Discharging Taxes in Bankruptcy

When clients need protection from creditors, tax debts can be resolved as well.

With the downturn in the economy and massive job losses, personal bankruptcy filings have exploded. According to the National Bankruptcy Research Center, approximately 1.4 million bankruptcies were filed in 2009, a 32% increase over 2008. They included Chapter 7 bankruptcy filings, which increased 42%, and Chapter 13 filings, which increased 12%. Bankruptcies in 2010 may be fewer than last year. However, in early January, The Wall Street Journal reported that bankruptcy attorneys had not yet experienced a slowdown in their workload.


CPA clients may be among those needing bankruptcy protection. Many of these clients may benefit from including federal tax debts in their petition. CPAs can play a key role by assisting clients and their attorneys in determining if and when bankruptcy is a viable alternative for resolving federal tax liabilities, by determining the composition of tax amounts owed and which tax liabilities might be dischargeable, and by exploring the many bankruptcy alternatives for dealing with tax debts. Besides being aware of the tax resolution options of bankruptcy described in this article, CPAs should be familiar with administrative tax resolution methods, which the client should pursue first. These include innocent spouse relief, a request for abatement of penalties, an installment agreement or an offer in compromise (OIC).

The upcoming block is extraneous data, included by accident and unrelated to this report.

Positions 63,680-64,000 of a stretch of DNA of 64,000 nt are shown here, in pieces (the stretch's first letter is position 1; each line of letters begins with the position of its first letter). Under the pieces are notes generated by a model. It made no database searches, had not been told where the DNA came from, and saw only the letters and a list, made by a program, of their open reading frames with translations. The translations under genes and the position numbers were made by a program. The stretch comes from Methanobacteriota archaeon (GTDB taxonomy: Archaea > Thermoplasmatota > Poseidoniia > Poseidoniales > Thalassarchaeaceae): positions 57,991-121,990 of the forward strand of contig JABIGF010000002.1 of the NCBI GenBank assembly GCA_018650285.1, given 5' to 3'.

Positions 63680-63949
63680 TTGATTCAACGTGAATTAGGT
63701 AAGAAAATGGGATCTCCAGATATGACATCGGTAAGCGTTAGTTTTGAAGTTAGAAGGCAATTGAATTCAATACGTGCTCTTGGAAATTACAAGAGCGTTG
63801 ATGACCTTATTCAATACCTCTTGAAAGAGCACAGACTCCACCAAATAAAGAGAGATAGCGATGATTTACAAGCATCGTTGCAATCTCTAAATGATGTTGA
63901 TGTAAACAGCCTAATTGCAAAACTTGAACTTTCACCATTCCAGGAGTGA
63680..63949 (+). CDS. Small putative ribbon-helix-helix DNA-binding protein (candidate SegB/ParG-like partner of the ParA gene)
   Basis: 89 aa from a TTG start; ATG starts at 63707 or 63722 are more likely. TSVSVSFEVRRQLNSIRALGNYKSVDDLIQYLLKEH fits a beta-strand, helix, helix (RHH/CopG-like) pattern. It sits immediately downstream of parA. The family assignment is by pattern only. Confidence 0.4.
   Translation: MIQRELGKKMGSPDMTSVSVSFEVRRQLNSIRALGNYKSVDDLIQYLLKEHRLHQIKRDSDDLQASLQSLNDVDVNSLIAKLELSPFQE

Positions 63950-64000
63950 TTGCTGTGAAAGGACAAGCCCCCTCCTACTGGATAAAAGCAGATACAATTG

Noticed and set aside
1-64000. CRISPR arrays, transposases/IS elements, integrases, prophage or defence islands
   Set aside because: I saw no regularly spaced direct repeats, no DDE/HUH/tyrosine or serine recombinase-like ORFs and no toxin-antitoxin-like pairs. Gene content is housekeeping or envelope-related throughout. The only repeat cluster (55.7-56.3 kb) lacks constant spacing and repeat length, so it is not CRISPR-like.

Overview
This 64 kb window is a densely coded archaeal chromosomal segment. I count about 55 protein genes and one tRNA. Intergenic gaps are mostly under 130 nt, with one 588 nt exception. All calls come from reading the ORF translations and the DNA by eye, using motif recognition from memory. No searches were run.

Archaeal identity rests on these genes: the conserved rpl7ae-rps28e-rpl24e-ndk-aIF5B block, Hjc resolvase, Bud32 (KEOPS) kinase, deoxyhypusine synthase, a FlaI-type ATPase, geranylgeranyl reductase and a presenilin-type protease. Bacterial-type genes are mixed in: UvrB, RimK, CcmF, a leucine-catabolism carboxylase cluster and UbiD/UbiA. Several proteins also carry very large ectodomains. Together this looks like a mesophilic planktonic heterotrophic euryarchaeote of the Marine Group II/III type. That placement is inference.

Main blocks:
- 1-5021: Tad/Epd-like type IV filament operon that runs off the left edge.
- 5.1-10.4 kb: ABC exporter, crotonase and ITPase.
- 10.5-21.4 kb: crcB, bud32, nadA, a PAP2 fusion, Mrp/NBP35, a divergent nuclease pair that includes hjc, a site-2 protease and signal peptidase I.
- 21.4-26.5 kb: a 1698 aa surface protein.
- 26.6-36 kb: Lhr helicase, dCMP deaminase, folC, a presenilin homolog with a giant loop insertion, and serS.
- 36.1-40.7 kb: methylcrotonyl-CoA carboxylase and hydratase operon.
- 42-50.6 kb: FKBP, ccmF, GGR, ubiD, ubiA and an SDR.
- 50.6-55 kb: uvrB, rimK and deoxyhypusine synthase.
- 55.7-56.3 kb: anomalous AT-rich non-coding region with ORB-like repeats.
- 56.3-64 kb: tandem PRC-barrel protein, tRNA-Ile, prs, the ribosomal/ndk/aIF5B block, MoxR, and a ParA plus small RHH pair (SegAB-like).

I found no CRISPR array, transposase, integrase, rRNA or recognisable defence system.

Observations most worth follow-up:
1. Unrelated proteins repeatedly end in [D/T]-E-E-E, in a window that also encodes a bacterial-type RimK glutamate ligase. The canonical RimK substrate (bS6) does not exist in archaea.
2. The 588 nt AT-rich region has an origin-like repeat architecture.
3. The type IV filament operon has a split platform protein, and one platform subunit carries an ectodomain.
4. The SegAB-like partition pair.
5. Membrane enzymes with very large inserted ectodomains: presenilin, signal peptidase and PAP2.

If those options are insufficient, bankruptcy may be the best way for your clients either to secure a reasonable payment plan (Chapter 11 or Chapter 13) or to liquidate their assets to pay off all or a portion of their tax debt (Chapter 7). Using administrative tax resolution methods instead of bankruptcy may help clients avoid having a “black mark” on their credit history. However, a federal tax lien listed on the debtor’s credit report may damage his or her credit rating as much as a bankruptcy notation. Clients who may benefit from bankruptcy protection should be promptly referred to an attorney who specializes in bankruptcy law.



To be dischargeable, individual income tax liabilities must meet the following “mechanical” rules of 11 USC §§ 523(a)(1) and 507(a)(8):


  • More than three years must have elapsed since the tax return generating the liability was due, including extensions. Various acts such as prior bankruptcies, collection due process (CDP) hearings, innocent spouse relief and tax assistance orders can extend the three-year time frame.
  • The tax return must have been filed more than two years earlier than the bankruptcy petition (generally applicable to late-filed returns). Note, however, that IRS-prepared “substitute for returns” are not considered filed returns for this purpose, and thus a tax liability assessed from them would not be subject to discharge (IRC § 6020(b)). Therefore, it is almost always advisable for the client to file all delinquent returns and, if possible, let the mechanical time frames pass before the bankruptcy petition is filed.